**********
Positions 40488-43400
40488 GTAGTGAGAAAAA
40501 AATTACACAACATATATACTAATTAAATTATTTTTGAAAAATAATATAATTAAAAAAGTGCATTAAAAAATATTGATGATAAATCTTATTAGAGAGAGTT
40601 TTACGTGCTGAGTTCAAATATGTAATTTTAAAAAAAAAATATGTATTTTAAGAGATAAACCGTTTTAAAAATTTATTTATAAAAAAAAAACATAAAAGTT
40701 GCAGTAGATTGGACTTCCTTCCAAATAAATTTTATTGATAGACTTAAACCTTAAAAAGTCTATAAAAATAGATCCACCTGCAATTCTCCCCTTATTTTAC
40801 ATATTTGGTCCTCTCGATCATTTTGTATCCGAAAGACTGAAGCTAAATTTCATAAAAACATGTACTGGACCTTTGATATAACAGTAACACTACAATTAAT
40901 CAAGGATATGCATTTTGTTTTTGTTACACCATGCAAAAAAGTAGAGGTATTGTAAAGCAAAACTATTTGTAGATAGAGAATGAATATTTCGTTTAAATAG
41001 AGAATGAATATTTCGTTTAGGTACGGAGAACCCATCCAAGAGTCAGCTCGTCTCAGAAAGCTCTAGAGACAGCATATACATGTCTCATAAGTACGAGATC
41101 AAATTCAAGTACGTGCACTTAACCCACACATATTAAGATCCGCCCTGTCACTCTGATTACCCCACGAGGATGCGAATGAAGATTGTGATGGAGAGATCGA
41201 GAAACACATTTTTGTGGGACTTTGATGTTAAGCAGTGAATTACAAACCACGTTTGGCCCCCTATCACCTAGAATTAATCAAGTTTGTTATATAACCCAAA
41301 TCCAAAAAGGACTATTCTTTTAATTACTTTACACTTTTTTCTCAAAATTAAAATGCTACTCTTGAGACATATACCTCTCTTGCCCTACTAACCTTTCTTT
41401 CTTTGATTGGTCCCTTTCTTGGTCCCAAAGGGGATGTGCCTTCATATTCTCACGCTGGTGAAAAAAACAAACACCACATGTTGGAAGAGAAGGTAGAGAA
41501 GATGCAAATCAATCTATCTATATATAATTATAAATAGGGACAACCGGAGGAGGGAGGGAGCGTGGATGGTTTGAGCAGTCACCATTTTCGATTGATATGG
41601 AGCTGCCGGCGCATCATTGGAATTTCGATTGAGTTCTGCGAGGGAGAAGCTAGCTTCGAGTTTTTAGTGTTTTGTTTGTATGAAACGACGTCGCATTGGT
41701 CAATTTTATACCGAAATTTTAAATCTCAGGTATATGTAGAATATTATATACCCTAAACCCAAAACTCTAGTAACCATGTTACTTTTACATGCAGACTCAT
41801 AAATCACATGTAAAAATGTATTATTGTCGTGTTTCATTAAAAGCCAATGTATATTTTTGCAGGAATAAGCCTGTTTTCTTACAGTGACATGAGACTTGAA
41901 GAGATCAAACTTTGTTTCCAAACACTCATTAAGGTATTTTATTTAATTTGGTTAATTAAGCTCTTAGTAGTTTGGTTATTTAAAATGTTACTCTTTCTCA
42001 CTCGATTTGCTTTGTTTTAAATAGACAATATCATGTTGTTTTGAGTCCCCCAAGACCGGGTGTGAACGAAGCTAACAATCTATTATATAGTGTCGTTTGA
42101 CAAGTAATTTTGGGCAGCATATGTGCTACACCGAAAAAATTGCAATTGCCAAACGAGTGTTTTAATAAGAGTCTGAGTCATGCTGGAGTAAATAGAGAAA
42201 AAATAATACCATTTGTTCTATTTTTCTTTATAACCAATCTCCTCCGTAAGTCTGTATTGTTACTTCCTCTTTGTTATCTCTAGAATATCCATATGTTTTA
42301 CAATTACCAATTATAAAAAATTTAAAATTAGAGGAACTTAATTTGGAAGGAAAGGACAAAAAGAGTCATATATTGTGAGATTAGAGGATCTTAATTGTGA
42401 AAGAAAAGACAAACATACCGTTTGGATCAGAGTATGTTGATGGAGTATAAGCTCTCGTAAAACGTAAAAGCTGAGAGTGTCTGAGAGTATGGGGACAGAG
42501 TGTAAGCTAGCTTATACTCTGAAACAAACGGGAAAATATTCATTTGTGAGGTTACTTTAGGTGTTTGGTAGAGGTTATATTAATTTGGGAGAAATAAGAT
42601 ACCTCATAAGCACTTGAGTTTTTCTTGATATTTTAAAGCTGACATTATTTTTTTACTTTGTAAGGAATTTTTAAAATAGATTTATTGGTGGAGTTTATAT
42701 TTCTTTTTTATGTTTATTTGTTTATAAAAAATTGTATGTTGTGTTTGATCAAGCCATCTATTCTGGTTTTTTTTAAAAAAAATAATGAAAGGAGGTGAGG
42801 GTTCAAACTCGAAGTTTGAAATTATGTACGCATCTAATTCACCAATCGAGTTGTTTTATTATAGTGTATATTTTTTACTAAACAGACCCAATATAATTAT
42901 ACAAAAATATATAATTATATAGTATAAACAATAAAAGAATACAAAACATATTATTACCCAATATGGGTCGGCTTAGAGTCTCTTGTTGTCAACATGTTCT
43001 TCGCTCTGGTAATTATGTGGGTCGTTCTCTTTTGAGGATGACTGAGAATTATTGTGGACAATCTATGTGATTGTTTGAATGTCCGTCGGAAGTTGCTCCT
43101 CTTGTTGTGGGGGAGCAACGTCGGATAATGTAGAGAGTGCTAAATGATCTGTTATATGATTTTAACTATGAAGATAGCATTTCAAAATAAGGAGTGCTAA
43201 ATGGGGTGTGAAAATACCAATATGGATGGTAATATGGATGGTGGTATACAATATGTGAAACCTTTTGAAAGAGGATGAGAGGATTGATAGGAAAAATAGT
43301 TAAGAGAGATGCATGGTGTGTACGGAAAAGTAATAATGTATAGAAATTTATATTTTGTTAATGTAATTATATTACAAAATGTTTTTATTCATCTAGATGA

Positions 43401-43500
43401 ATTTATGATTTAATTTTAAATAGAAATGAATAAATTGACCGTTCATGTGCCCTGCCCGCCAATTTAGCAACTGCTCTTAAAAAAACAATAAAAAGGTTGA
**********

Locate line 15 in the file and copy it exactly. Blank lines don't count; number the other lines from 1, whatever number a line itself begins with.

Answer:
41701 CAATTTTATACCGAAATTTTAAATCTCAGGTATATGTAGAATATTATATACCCTAAACCCAAAACTCTAGTAACCATGTTACTTTTACATGCAGACTCAT